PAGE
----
In addition, both the Wampanoag and the English settlers were long familiar with harvest celebrations. Long before the Europeans set foot on these shores, Native peoples gave thanks every day for all the gifts of life, and held thanksgiving celebrations and giveaways at certain times of the year. The Europeans also had days of thanksgiving, marked by religious services. So the coming together of two peoples to share food and company was not entirely a foreign thing for either. But the visit that by all accounts lasted three days was most likely one of a series of political meetings to discuss and secure a military alliance. Neither side totally trusted the other: The Europeans considered the Wampanoag soulless heathens and instruments of the devil, and the Wampanoag had seen the Europeans steal their seed corn and rob their graves. In any event, neither the Wampanoag nor the Europeans referred to this feast/meeting as Thanksgiving.
Myth #8: The Pilgrims provided the food for their Indian friends.
Fact: It is known that when Massasoit showed up with 90 men and saw there was a party going on, they then went out and brought back five deer and lots of turkeys. Though the details of this event have become clouded in secular mythology, judging by the inability of the settlers to provide for themselves at this time and Edward Winslows letter of 1622 , it is most likely that Massasoit and his people provided most of the food for this historic meal.
Myth #9: The Pilgrims and Indians feasted on turkey, potatoes, berries, cranberry sauce, pumpkin pie, and popcorn.
Fact: Both written and oral evidence show that what was actually consumed at the harvest festival in 1621 included venison (since Massasoit and his people brought five deer), wild fowl, and quite possibly nasaumpdried corn pounded and boiled into a thick porridge, and pompioncooked, mashed pumpkin. Among the other food that would have been available, fresh fruits such as plums, grapes, berries and melons would have been out of season. Since it would have been too cold to dig for clams or fish for eels or small fish. These to were not available. There was not enough of the barley crop to make a batch of beer, nor was there a wheat crop. Potatoes and sweet potatoes didnt get from the south up to New England until the 18th century, nor did sweet corn. Cranberries would have been too tart to eat without sugar to sweeten them, and thats probably why they wouldnt have had pumpkin pie, either. Since the corn of the time could not be successfully popped, there was no popcorn.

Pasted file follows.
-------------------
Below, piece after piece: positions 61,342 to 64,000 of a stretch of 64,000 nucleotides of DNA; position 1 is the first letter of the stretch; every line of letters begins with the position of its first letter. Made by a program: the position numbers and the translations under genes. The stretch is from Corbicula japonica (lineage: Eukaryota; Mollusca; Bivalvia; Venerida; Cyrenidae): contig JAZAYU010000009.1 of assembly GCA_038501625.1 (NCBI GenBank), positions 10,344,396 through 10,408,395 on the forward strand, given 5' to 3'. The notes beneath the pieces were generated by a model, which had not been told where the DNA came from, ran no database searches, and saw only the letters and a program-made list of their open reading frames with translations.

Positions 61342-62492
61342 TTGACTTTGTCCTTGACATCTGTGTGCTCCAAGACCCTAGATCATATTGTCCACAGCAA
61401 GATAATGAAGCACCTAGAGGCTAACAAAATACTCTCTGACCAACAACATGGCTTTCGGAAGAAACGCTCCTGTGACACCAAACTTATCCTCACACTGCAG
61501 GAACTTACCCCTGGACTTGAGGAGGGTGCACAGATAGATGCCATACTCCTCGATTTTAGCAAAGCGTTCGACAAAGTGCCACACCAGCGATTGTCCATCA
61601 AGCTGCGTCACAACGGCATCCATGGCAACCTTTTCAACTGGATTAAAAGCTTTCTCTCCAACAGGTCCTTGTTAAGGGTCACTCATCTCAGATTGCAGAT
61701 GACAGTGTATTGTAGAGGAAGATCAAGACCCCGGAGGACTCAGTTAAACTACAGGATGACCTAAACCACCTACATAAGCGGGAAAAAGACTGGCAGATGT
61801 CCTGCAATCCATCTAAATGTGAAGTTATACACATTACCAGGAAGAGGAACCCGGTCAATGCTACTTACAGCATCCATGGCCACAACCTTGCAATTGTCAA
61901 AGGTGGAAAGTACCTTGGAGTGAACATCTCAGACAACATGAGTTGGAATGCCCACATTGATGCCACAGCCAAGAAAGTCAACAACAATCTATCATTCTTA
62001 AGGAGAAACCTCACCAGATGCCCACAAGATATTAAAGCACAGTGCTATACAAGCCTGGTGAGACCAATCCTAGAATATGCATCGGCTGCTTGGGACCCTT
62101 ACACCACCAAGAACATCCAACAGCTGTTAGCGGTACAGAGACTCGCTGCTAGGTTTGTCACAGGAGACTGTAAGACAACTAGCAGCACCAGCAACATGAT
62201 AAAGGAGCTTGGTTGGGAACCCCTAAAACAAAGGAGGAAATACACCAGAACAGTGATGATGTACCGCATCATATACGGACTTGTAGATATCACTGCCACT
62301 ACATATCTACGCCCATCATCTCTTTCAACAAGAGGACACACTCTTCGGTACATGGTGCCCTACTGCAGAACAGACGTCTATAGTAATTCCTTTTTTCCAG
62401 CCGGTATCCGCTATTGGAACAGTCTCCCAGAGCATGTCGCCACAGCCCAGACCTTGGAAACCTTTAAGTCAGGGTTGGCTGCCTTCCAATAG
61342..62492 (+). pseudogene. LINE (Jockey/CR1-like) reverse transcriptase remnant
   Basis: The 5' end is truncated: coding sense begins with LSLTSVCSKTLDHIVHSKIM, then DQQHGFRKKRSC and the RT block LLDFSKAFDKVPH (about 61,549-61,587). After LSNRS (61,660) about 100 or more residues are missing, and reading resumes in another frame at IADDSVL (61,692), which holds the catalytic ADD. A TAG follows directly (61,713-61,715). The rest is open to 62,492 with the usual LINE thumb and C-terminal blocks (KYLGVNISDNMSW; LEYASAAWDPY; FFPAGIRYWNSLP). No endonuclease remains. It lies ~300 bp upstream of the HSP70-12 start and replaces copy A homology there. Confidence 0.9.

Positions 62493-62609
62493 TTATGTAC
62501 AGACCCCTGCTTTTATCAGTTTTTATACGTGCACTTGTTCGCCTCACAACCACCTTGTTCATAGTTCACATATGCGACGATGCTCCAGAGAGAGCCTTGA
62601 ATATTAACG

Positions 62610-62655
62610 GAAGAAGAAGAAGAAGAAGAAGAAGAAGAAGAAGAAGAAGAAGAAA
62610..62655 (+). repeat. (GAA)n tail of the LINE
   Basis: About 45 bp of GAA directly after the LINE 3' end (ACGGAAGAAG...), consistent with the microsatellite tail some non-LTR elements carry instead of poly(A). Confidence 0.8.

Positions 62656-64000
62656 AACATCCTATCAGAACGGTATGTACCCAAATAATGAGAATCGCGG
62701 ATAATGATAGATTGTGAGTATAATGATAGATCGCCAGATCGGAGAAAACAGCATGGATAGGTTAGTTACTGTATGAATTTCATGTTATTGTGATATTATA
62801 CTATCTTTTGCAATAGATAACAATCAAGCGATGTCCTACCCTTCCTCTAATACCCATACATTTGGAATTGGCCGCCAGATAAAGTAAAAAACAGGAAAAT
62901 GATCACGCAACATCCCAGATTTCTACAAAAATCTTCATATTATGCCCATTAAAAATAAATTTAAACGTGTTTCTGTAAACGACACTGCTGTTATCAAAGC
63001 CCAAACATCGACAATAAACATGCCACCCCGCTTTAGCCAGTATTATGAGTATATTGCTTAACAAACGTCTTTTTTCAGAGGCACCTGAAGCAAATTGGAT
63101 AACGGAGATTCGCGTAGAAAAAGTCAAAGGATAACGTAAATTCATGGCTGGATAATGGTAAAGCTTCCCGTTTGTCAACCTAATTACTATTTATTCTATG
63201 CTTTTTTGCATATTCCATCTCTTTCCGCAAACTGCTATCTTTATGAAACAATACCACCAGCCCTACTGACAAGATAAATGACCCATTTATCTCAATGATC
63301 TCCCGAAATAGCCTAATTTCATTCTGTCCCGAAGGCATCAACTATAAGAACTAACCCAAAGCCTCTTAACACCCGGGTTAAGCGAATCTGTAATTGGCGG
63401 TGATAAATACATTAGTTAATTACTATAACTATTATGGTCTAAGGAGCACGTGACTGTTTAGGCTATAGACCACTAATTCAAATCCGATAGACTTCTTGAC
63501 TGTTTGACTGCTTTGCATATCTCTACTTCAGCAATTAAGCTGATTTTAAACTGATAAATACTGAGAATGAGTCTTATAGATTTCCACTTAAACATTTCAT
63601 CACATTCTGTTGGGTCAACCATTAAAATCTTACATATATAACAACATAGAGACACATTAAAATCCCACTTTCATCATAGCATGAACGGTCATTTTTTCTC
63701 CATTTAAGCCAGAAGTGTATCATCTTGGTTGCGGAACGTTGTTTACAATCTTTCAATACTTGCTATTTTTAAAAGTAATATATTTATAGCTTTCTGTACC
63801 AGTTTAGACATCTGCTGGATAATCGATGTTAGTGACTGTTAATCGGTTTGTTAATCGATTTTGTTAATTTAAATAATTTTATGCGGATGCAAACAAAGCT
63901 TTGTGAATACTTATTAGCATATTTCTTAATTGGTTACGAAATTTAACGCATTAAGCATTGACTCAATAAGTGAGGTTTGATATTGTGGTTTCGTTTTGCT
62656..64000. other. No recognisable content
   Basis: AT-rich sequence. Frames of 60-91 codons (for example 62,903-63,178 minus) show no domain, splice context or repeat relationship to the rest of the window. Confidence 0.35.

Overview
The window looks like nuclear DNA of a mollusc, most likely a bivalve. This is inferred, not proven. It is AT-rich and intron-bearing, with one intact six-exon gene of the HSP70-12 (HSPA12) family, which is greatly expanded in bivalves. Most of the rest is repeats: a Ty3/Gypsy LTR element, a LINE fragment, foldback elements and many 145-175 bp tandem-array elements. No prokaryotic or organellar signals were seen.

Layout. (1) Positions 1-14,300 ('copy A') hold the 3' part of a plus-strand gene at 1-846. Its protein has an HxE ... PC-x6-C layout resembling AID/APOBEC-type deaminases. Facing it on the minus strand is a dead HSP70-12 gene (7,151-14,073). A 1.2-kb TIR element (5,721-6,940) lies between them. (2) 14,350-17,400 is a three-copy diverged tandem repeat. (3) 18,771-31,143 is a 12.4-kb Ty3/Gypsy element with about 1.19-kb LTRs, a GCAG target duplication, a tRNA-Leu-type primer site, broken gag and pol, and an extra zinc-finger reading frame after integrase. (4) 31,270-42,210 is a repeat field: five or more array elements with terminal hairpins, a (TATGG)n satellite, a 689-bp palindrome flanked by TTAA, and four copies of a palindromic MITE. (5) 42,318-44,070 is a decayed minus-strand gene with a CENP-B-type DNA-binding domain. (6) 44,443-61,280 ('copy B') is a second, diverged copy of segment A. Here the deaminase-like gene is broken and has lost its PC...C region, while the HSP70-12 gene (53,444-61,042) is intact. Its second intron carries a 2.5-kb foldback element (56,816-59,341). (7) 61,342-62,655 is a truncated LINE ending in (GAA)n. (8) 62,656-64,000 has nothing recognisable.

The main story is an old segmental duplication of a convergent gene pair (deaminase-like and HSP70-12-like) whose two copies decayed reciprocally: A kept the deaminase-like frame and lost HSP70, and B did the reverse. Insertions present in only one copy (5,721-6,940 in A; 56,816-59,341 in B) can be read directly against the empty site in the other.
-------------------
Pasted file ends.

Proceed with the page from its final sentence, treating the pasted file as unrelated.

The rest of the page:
Myth #10: The Pilgrims and Indians became great friends.
Fact: A mere generation later, the balance of power had shifted so enormously and the theft of land by the European settlers had become so egregious that the Wampanoag were forced into battle. In 1637, English soldiers massacred some 700 Pequot men, women and children at Mystic Fort, burning many of them alive in their homes and shooting those who fled. The colony of Connecticut and Massachusetts Bay Colony observed a day of thanksgiving commemorating the massacre. By 1675, there were some 50,000 colonists in the place they had named New England. That year, Metacom, a son of Massasoit, one of the first whose generosity had saved the lives of the starving settlers, led a rebellion against them. By the end of the conflict known as King Philips War, most of the Indian peoples of the Northeast region had been either completely wiped out, sold into slavery, or had fled for safety into Canada. Shortly after Metacoms death, Plymouth Colony declared a day of thanksgiving for the English victory over the Indians.
Myth #11: Thanksgiving is a happy time.
Fact: For many Indian people, Thanksgiving is a time of mourning, of remembering how a gift of generosity was rewarded by theft of land and seed corn, extermination of many from disease and gun, and near total destruction of many more from forced assimilation. As currently celebrated in this country, Thanksgiving is a bitter reminder of 500 years of betrayal returned for friendship.
We hope to see you at the next Traditional; Winter Gathering Saturday
December 12, 2009 from 1:30pm on. It will be at the same new
place Barrio Station. The Holiday gathering committee can always use more
financial help, wrapped gifts, prizes for games and warm bodies to help
setting up, serving and cleaning up. Volunteer, call John at IHRC 619281-5964
and you will feel good about it. Thank you, Aho, Mehan.